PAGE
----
Porsche juices up the 918 Spyder to 887hp to take on Ferrari LaFerrari, McLaren P1 super-hybrids

Porsche 918 Spyder Nurburgring frontWhen the Porsche 918 Spyder debuted as a concept at the 2010 Geneva Motor Show, it seemed like the ultimate car: a plug-in hybrid Porsche supercar. However, it’s not the only hybrid supercar on the block anymore.

The Ferrari LaFerrari and McLaren P1 surely gave Porsche’s engineers pause, so with the car’s September 18, 2013 delivery date fast approaching, they made a few modifications.

Porsche boosted the 918’s total system output (the sum of its gasoline engine and electric motors) from 795 horsepower to 887 hp, along with a spacetime-warping 950 pound-feet of torque.

The 918’s 4.6-liter V8 now produces 608 hp, and drives the rear wheels coupled to a 156 hp electric motor and seven-speed dual-clutch transmission. An additional 129 hp electric motor powers the front wheels.

That total system output is still less than the P1’s 903 hp and the LaFerrari’s 951 hp, but at least Porsche has closed the gap a bit. With all three cars within spitting distance of 1,000 hp, what’s a couple of hundred horses anyway?

They will make a difference on the track, though.

Porsche says the 918 Spyder will do 0 to 62 mph (0 to 100 kph) in 2.8 seconds, 0 to 125 mph in 7.9 seconds, and 0 to 188 mph in 23.0 seconds. It will keep accelerating to a top speed of over 213 mph.

Porsche 918 Spyder Nurburgring rearThese numbers confirm what we already knew: that the 918 Spyder will give its British and Italian rivals a run for their money.

McLaren says the P1 will do 0 to 62 mph in 3.0 seconds flat, and its top speed is electronically limited to 217 mph. Ferrari isn’t offering any hard numbers for the LaFerrari, but it is expected to do 0 to 60 mph in under 3.0 seconds and eclipse 200 mph.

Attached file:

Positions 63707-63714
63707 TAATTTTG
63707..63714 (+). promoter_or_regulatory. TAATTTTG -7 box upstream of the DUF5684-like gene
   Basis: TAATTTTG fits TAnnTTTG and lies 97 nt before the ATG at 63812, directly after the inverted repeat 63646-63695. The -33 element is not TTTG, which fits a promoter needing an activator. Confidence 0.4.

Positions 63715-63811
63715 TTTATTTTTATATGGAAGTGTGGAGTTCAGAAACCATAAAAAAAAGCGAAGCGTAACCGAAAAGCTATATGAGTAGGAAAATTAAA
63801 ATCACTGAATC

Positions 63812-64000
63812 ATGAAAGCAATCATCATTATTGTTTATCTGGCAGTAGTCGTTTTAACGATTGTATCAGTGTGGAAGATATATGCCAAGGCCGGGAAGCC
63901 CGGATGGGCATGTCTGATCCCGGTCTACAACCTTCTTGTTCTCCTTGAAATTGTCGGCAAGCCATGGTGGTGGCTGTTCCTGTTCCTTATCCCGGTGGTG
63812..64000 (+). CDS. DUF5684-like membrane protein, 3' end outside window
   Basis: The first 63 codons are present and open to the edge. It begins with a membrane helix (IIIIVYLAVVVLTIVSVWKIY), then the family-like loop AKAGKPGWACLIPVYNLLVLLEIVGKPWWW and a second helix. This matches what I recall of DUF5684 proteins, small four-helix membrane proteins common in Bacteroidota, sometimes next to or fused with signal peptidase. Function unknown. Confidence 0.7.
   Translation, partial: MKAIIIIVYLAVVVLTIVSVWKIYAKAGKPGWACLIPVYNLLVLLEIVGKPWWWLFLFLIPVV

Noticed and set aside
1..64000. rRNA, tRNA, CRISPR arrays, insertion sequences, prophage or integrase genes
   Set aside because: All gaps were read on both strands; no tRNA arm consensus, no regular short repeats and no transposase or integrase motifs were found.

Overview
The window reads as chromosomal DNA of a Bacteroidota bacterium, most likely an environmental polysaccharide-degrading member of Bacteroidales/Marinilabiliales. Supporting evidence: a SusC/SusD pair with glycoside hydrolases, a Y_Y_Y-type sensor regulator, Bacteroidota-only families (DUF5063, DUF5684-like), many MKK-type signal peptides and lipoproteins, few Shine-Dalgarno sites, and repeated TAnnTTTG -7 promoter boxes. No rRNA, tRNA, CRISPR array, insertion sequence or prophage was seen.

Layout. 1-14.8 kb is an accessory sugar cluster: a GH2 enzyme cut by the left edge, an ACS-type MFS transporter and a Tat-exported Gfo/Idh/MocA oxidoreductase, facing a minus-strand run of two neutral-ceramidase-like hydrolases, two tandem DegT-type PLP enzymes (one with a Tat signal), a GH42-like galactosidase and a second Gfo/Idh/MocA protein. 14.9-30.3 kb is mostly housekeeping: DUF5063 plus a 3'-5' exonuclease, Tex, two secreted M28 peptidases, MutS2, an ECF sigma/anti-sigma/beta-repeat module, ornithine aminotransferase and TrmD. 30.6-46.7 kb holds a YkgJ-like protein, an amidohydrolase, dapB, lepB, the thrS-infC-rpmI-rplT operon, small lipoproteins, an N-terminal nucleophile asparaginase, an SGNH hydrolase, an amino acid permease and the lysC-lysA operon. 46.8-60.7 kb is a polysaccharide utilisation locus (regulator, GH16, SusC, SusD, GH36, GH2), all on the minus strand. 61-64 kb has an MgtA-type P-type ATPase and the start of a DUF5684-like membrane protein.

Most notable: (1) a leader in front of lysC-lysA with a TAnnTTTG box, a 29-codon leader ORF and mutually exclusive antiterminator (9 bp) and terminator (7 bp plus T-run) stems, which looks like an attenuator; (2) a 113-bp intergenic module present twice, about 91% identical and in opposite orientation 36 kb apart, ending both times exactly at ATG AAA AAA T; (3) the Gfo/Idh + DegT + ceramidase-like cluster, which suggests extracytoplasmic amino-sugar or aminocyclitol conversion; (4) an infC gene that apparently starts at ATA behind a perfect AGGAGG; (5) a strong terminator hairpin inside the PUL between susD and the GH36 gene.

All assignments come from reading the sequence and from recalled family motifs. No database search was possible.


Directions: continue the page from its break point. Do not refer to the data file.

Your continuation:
The three-way drag race might be a near tie, but the 918 has also proven itself in the corners. The Porsche’s Nürburgring lap time has dropped below the previously quoted 7:14, although Porsche isn’t saying by how much. McLaren and Ferrari haven’t released Nürburgring lap times for their cars.

Unlike its rivals, the 918 is also expected to be a true green machine, albeit a spendy one. It has a 20-mile electric-only range, and Porsche says it will returned 86.5 mpg combined on the European cycle. That’s probably a bit optimistic, especially considering how most people will drive this supercar, but that’s still impressive fuel economy considering the tremendous amount of power available.

Porsche will only build 918 copies of this ultimate hybrid, which should all be in customer hands by the end of the year. Each buyer paid $845,000 for the privilege of owning one.

How do you think the 918 Spyder stacks up against the McLaren P1 and Ferrari LaFerrari? Tell us in the comments.

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